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Flashcards in Loss and Causes of Loss Deck (12)
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A condition that increases the likely number of losses or the likely severity of a loss. ie: insufficient light in high crime area or potholes on busy highway.



A cause of loss. ie: fire, explosion, windstorm, flood, theft, collision.



The cause that sets in motion an unbroken chain of events leading to the loss. May or may not be the immediate cause of the loss. ie: earthquake breaks gas main > fire > destroys bldg. The earthquake is this to the building.

Proximate cause of loss


A policy that uses a list of or description of the perils that are covered, or "specified perils". Burden of proof rests on insured to prove item was dmgd by one of the listed perils.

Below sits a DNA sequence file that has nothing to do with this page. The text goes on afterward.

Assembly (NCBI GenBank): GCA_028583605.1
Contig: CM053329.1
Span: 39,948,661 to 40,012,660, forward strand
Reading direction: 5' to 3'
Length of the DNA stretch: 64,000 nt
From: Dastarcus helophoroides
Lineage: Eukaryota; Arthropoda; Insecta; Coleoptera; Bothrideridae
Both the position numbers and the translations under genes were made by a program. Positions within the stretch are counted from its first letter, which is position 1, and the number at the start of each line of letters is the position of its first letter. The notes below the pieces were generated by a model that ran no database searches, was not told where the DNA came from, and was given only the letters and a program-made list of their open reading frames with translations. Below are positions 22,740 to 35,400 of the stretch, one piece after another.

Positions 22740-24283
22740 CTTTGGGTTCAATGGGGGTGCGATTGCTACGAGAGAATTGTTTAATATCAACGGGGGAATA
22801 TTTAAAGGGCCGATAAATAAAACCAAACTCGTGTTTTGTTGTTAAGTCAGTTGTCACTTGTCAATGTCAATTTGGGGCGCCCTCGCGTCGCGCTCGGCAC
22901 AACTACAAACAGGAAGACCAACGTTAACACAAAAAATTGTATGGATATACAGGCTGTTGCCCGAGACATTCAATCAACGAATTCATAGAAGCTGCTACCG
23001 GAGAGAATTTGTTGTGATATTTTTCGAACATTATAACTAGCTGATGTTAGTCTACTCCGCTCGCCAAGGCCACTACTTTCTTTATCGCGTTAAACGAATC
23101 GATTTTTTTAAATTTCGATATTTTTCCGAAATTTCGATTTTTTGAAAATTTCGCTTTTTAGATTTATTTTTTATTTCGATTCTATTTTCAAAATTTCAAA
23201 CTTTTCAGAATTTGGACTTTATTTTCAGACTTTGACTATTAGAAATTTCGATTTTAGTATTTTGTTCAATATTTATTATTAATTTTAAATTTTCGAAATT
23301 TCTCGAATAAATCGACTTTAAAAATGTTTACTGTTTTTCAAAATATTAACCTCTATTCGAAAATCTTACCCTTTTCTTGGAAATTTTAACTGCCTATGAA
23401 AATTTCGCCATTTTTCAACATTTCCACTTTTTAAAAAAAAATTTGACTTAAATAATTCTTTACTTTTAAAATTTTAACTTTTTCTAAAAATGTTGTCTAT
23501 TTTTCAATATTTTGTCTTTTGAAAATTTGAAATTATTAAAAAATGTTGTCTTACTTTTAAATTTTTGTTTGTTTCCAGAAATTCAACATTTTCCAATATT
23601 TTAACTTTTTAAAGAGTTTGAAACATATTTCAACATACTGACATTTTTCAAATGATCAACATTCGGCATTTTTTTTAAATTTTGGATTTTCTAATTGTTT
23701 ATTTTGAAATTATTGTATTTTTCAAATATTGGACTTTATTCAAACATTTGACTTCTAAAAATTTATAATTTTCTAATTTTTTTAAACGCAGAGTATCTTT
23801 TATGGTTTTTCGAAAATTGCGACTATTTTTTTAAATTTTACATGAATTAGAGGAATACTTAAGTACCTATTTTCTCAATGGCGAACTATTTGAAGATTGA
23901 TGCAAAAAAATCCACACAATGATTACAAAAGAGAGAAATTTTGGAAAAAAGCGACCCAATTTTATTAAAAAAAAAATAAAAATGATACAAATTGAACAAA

Named Peril


Theft, burglary, robbery or "mysterious disappearance"

Crime Peril


A theft or attempted theft when property is NOT occupied. ie: a break in while insured is on vacation



A theft while property is occupied with force. ie: "hold up"



Covered property disappeared from a known place and was probably stolen.

Mysterious Disappearance


A loss to covered property by any cause is covered UNLESS the insurer can prove that the loss was caused by a peril on the excluded list. Sometimes referred to as "special"

Open Perils


Typically excluded perils

war/military action, nuclear hazard, earth movement, flood, wear and tear and employee dishonesty.


A property insurance policy that is purchased addition to a commercial property policy to obtain coverage for perils such as flood and earthquake that commercial policy does not cover. Fills coverage gaps.

Difference in Conditions policy (DIC)


In litigation courts follow this. If a given loss involves more than one peril, and at least one of the perils is covered by the policy, then the loss is covered - even if the policy specifically excludes another cause of loss.

Concurrent Causes of Loss